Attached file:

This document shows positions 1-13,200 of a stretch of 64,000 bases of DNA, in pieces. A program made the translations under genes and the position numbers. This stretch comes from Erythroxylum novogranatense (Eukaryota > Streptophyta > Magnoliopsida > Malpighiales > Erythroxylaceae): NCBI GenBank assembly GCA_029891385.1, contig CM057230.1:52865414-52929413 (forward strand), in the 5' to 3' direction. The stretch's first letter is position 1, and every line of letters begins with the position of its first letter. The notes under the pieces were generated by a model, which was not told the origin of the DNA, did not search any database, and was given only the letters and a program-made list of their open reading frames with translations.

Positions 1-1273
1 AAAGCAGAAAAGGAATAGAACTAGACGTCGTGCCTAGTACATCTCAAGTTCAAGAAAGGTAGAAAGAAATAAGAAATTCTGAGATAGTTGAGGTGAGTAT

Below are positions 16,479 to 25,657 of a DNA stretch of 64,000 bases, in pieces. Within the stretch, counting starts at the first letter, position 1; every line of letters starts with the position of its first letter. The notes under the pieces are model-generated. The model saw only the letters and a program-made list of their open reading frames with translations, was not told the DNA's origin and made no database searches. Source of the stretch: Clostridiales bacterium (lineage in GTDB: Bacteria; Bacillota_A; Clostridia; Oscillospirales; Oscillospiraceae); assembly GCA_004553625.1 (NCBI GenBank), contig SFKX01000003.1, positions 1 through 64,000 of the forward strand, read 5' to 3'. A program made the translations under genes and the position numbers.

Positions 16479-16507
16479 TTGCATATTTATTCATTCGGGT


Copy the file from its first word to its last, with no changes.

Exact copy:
This document shows positions 1-13,200 of a stretch of 64,000 bases of DNA, in pieces. A program made the translations under genes and the position numbers. This stretch comes from Erythroxylum novogranatense (Eukaryota > Streptophyta > Magnoliopsida > Malpighiales > Erythroxylaceae): NCBI GenBank assembly GCA_029891385.1, contig CM057230.1:52865414-52929413 (forward strand), in the 5' to 3' direction. The stretch's first letter is position 1, and every line of letters begins with the position of its first letter. The notes under the pieces were generated by a model, which was not told the origin of the DNA, did not search any database, and was given only the letters and a program-made list of their open reading frames with translations.

Positions 1-1273
1 AAAGCAGAAAAGGAATAGAACTAGACGTCGTGCCTAGTACATCTCAAGTTCAAGAAAGGTAGAAAGAAATAAGAAATTCTGAGATAGTTGAGGTGAGTAT

Below are positions 16,479 to 25,657 of a DNA stretch of 64,000 bases, in pieces. Within the stretch, counting starts at the first letter, position 1; every line of letters starts with the position of its first letter. The notes under the pieces are model-generated. The model saw only the letters and a program-made list of their open reading frames with translations, was not told the DNA's origin and made no database searches. Source of the stretch: Clostridiales bacterium (lineage in GTDB: Bacteria; Bacillota_A; Clostridia; Oscillospirales; Oscillospiraceae); assembly GCA_004553625.1 (NCBI GenBank), contig SFKX01000003.1, positions 1 through 64,000 of the forward strand, read 5' to 3'. A program made the translations under genes and the position numbers.

Positions 16479-16507
16479 TTGCATATTTATTCATTCGGGT